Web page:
3.) At the centre of life is love which remains its biggest purpose and the best that it has to offer.

Wenders’ final proposition of life in “Wings of Desire” is that ultimately, life is driven by what he suggests is the best it has to offer: Love.

To highlight this point, Wenders intentionally makes Damiel’s desire for trapeze artist Marion the final incentive that eventually drives him over the tipping point and motivates him to give up his immortality to become a human. This emphasizes love’s position as the ultimate desire of Damiel that human life can satisfy, hence him making the decision, which thereby insinuates to audiences that love is truly the best life has to offer.

Damiel goes from shuffling between random human lives to observe at the start of the film, to investing most of his time admiring Marion from his angelic form, his gaze always fixated on her.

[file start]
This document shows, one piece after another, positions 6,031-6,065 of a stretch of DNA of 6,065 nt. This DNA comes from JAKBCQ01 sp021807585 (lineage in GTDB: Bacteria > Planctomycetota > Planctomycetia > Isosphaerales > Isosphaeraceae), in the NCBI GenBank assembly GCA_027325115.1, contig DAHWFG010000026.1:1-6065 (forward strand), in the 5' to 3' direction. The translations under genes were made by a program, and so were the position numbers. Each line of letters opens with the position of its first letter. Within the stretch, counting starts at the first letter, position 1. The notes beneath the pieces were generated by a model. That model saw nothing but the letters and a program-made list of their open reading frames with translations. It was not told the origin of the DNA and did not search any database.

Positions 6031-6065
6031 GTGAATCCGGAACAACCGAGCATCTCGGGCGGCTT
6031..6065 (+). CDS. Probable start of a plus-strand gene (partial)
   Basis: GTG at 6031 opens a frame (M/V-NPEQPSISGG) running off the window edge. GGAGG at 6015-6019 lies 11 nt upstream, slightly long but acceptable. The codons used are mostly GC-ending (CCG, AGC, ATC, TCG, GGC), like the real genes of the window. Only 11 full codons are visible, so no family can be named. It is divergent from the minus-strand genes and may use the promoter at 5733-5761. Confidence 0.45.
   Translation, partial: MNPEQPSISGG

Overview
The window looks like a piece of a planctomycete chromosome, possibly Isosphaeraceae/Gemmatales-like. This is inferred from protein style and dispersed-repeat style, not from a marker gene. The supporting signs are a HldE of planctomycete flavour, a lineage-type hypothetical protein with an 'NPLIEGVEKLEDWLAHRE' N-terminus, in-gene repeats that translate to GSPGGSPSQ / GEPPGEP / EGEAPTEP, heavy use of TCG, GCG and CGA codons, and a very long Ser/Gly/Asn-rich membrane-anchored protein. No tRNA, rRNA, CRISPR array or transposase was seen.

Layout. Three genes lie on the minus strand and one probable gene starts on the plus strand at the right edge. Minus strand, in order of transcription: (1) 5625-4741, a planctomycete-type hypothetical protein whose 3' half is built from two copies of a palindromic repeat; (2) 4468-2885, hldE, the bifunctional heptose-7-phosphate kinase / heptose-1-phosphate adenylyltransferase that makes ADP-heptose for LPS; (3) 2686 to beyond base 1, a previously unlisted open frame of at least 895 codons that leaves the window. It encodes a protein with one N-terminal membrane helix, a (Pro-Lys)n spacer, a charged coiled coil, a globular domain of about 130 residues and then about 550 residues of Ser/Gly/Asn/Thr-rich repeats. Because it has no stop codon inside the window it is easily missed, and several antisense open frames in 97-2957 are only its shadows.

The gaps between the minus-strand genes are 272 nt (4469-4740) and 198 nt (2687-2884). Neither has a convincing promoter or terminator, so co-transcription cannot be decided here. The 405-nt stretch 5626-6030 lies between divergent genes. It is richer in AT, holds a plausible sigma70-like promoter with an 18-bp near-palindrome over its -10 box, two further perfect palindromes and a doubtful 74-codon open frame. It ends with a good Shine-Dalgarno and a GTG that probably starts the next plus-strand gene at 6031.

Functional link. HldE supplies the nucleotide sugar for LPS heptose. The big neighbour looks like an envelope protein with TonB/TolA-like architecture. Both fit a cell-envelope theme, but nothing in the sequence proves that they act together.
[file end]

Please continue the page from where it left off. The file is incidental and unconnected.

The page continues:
In addition, Damiel is also last seen at the end of the film helping Marion, his lover, practise her trapeze routine. Considering the fact that film endings are often associated with a character’s achievement of their overarching and primary goal, this effectively suggests to the audience that Damiel attaining love through his relationship with Marion is truly the final satisfaction of his wish to experience life as a human. Thus, love is once again further affirmed by Wenders to be life’s ultimate and most precious feature.

Cassiel, who remains an angel, can still be seen in black-and-white (symbolic of non-human existence), unable to experience but rather forced to observe love in isolation.

Final thoughts

In summary, “Wings of Desire” is a medium through which Wenders expresses his views on what actually defines and constitutes life. This explains the scarcity of generic narratives to captivate the attention of the audience. It seems that his intention is to shift the viewer’s concentration towards the more abstract themes and arguments that he avers.

Wenders achieves this using a vast array of different film techniques such as mise-en-scene, intellectual montage and various camera techniques to present his primary contention; that while life is different for everyone, it is characterised by the same banal aspects that we all share and is given meaning by the elusive presence of love.

“While life is different for everyone it is constituted by its simple aspects, with the abstraction of love being the centrepiece of our existence.”

Bibliography